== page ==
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Jury awards Sandy Hook parents $4 million in damages in Alex Jones trial

Mark Bankston, lawyer for Neil Heslin and Scarlett Lewis, asked Alex Jones about the profits he makes a day during Jones's trial on Wednesday.BRIANA SANCHEZ/AMERICAN-STATESMAN/Associated Press

AUSTIN, Texas — A jury in Texas awarded the parents of a child killed in the 2012 mass shooting at Sandy Hook Elementary School more than $4 million in compensatory damages from conspiracy theorist Alex Jones for defaming them by spreading lies that they were complicit in a government plot to stage the shooting as a pretext for gun control.

The jury deliberated for less than a day before issuing its decision Thursday in the trial for damages brought by Scarlett Lewis and Neil Heslin, the parents of Jesse Lewis, 6, who was killed in the mass shooting that claimed the lives of 20 first graders and six educators at Sandy Hook Elementary School in Newtown, Conn.

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In closing remarks Wednesday, Jones’s lawyer, F. Andino Reynal, had said the Infowars broadcaster and his company were prepared to pay a single dollar for each of the eight defamation claims.

In many ways, Jones has been emblematic of how misinformation and false narratives have gained traction in society over the past decade. He has played a role in spreading some of recent history’s most pernicious and dangerous conspiracy theories, such as Pizzagate — in which an Infowars video helped inspire a gunman to attack a pizzeria in Washington — coronavirus myths and “Stop the Steal” falsehoods about election fraud before the Capitol assault on Jan. 6, 2021.

The trial will now enter a second phase, in which the jury will consider evidence of Jones’s net worth to determine how much, if anything, to award Heslin and Lewis in punitive damages.

They had requested $150 million in compensatory damages for years of torment and threats after Jones’s lies about them on Infowars, his Austin-based website and broadcast. This is the first of three trials in which juries are being asked to decide how much Jones must pay relatives of 10 Sandy Hook victims for spreading lies that they were actors in a so-called false flag operation planned by the government.

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Jones lost a series of Sandy Hook defamation suits by default last year after repeatedly failing to provide court-ordered documents and testimony. Those rulings set the stage for the trials this summer, in which monetary damages will be awarded to the families as a result of their victories.

More important than money, the Sandy Hook families have said, is society’s verdict on a culture where viral misinformation damages lives and destroys reputations.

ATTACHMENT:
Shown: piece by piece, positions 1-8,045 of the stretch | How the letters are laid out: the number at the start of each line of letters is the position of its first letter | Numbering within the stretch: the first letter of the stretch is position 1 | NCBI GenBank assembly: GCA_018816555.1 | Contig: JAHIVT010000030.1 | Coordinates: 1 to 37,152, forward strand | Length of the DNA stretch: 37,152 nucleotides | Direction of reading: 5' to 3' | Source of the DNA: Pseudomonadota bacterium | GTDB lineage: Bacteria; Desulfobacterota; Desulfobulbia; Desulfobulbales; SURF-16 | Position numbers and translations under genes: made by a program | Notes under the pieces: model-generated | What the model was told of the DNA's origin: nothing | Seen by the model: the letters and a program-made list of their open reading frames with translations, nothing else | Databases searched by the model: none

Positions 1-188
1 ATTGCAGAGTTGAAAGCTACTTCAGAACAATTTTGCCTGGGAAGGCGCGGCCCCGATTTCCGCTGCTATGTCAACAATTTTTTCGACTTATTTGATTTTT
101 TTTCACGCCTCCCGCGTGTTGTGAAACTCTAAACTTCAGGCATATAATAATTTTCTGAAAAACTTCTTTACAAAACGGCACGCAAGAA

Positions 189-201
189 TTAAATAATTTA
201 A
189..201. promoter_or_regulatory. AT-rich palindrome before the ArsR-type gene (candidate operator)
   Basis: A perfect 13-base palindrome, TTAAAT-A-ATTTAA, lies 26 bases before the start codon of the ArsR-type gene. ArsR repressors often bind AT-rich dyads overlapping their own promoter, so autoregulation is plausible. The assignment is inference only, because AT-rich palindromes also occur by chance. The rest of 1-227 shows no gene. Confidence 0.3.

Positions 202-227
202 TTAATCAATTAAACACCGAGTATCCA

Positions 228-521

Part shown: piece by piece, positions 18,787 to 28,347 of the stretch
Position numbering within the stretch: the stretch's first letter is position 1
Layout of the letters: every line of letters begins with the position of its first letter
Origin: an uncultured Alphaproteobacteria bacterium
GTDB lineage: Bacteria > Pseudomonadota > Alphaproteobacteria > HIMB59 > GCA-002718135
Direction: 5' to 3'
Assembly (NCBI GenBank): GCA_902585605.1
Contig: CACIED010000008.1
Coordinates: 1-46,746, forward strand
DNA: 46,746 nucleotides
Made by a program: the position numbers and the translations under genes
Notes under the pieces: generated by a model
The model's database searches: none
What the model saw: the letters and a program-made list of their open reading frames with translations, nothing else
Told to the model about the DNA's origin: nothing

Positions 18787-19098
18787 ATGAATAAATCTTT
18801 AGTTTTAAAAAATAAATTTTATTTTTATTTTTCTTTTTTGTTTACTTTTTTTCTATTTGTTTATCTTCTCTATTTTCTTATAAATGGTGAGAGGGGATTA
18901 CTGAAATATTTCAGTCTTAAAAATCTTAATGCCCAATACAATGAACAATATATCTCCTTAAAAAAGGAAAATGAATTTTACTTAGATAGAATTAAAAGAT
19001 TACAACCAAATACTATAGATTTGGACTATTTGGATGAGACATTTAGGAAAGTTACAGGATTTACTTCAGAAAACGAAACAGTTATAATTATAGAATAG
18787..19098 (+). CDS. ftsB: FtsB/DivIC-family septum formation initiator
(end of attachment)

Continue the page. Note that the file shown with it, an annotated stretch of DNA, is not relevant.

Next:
“Speech is free, but lies you have to pay for,” Mark Bankston, Lewis and Heslin’s lawyer, told the jury last week. “This is a case about creating change.”

At the heart of the trial was a June 2017 episode of NBC’s “Sunday Night With Megyn Kelly” that profiled Jones. In the broadcast, Heslin protested Jones’s denial of the shooting. He recalled his last moments with Jesse, saying, “I held my son with a bullet hole through his head.”

Afterward, Jones and Owen Shroyer, an Infowars host, aired shows implying that Heslin had lied.

“Will there be a clarification from Heslin or Megyn Kelly?” Shroyer said on Infowars. “I wouldn’t hold your breath.”

During the trial, Reynal said that Jones was essentially running his own defense. After much uncertainty about whether the conspiracy broadcaster would testify, he was adamant that he would appear as the sole witness in his defense. Heslin and Lewis deployed a range of experts.

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The trial opened with testimony from Dan Jewiss, a retired Connecticut State Police investigator who led the investigation into Sandy Hook; a forensic psychiatrist and the psychologist who treated Heslin and Lewis; and a range of Infowars employees, whose dubious statements allowed the family’s lawyers to submit evidence that was damaging to Jones, including a televised version of the full interview with Kelly, in which Jones advanced a range of incendiary false claims.

Jones’s audience and corresponding revenues have risen sharply, to more than $50 million annually, in the decade since Sandy Hook.

His defense of the Second Amendment after the mass shooting brought attention from mainstream news organizations. But it was Jones’s alliance with former president Donald Trump, who appeared on Infowars in December 2015, that moved him from the far-right fringes to the center of Republican Party populism.

Jones and Trump have often echoed the same incendiary false claims, including the racist “birther” lie that President Barack Obama was not born in the United States, that Muslims in the New York area “celebrated” the Sept. 11, 2001, terrorist attacks, and the 2020 election falsehoods that brought violence to the Capitol last year.

Jones is also under scrutiny for his role in planning events before the Capitol assault, and evidence presented in the current trial is potentially valuable to the House committee investigating Jan. 6, lawyers for the families say.

Bankston revealed in court Wednesday that he had text messages from Jones’s cellphone showing that he had withheld key evidence in defamation lawsuits brought by the families for lies he had spread about the 2012 school shooting. The messages were apparently sent in error to the families’ lawyers by Jones’s legal team and appear to cover a period when he was active in the effort to overturn the election.

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Bankston said Thursday in court that the House committee has asked for two years for the texts from Jones’s phone and that he intends to comply unless he is ordered not to.